Inner vane fringes of barn owl feathers reconsidered: morphometric data and functional aspects

Authors


Thomas Bachmann, Institute for Fluid Mechanics and Aerodynamics, TU Darmstadt, Petersenstr. 30, 64287 Darmstadt, Germany. E: bachmann@sla.tu-darmstadt.de

Abstract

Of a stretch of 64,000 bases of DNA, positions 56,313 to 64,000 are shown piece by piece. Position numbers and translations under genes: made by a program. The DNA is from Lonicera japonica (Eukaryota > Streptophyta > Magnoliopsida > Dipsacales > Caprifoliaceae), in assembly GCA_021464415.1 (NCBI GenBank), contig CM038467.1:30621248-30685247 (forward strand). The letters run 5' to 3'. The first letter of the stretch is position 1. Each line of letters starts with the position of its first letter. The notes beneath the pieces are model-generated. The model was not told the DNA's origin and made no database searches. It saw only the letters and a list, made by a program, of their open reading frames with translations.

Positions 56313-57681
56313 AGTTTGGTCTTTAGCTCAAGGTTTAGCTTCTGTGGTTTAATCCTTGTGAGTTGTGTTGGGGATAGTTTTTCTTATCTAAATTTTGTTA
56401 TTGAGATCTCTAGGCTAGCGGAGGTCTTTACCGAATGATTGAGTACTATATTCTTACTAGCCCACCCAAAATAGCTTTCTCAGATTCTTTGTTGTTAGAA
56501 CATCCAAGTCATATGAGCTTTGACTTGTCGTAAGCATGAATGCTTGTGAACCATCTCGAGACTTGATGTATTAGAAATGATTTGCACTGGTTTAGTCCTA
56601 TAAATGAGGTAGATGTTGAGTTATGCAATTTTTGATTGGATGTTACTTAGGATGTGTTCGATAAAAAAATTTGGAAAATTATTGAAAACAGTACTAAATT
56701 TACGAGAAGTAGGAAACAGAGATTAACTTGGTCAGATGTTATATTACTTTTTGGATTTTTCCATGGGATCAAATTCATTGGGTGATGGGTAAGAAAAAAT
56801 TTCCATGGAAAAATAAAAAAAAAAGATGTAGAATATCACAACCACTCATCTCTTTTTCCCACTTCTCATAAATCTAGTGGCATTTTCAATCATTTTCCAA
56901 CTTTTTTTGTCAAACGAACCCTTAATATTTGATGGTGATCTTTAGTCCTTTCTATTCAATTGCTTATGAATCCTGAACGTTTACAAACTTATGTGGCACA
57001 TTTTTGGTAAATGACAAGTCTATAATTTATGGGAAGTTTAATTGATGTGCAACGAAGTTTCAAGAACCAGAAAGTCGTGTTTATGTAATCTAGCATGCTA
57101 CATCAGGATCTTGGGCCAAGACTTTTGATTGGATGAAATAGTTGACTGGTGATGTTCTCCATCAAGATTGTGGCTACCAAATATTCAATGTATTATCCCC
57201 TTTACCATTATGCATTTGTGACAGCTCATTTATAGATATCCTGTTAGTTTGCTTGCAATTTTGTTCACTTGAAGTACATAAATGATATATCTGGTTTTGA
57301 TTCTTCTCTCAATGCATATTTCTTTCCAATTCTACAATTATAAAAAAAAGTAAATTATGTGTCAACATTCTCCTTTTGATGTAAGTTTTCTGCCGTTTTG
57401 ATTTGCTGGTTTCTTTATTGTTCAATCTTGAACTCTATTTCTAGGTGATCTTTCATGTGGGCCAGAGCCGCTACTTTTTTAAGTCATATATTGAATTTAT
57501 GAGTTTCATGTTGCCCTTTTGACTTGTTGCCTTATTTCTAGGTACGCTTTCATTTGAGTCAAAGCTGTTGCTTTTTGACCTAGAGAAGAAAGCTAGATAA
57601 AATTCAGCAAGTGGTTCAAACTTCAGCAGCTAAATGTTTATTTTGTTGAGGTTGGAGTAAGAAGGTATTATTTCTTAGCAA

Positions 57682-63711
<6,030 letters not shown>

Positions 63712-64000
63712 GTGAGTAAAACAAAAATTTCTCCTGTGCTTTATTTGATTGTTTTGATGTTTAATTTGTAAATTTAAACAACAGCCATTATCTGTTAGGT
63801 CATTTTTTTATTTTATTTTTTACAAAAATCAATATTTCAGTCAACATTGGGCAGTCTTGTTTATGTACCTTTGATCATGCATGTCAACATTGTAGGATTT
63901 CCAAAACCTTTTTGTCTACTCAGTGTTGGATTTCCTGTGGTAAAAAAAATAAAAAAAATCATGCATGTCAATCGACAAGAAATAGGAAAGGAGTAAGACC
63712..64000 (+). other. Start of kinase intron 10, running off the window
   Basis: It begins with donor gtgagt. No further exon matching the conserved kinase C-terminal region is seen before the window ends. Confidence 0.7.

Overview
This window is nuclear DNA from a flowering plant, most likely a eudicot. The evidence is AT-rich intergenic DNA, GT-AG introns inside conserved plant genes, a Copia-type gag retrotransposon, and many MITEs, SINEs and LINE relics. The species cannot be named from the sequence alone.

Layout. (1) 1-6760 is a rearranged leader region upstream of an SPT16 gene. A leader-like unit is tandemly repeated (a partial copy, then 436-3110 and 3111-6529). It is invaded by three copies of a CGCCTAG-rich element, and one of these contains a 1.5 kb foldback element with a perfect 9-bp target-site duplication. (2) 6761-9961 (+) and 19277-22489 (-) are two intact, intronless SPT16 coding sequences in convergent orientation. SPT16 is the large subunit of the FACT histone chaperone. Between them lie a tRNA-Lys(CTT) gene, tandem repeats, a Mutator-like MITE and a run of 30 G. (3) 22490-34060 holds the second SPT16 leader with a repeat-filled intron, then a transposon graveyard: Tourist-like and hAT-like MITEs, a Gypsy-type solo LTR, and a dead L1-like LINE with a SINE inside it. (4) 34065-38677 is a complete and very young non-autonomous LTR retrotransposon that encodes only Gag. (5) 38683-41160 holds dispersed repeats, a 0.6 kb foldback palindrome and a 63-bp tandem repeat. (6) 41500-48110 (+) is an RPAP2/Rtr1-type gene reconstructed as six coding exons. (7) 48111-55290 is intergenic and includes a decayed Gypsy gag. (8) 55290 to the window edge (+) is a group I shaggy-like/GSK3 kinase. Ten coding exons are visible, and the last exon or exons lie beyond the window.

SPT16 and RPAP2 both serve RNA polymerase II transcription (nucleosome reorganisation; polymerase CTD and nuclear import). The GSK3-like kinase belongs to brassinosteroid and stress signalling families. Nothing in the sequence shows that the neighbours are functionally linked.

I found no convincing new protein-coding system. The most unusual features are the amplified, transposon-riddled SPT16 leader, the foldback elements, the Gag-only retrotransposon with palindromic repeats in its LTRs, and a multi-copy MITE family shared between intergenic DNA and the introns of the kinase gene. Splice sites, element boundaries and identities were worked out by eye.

It is a challenge to understand how barn owls (Tyto alba) reduce noise during flight to be able to hunt small mammals by audition. Several specializations of the wing and the wing feathers have been implicated in noise reduction. What has been overlooked so far are the fringes at the inner vanes of remiges. We demonstrated, by using precise imaging techniques combined with morphometric measurements and air-flow studies, that these fringes merge into neighboring feather vanes by gliding into the grooves at the lower wing surface that are formed by parallel-oriented barb shafts. The connection of adjacent feathers results in a smooth lower wing surface and thus reduces sharp and noisy edges. This finding sheds new light on the mechanisms underlying noise reduction of flying owls.

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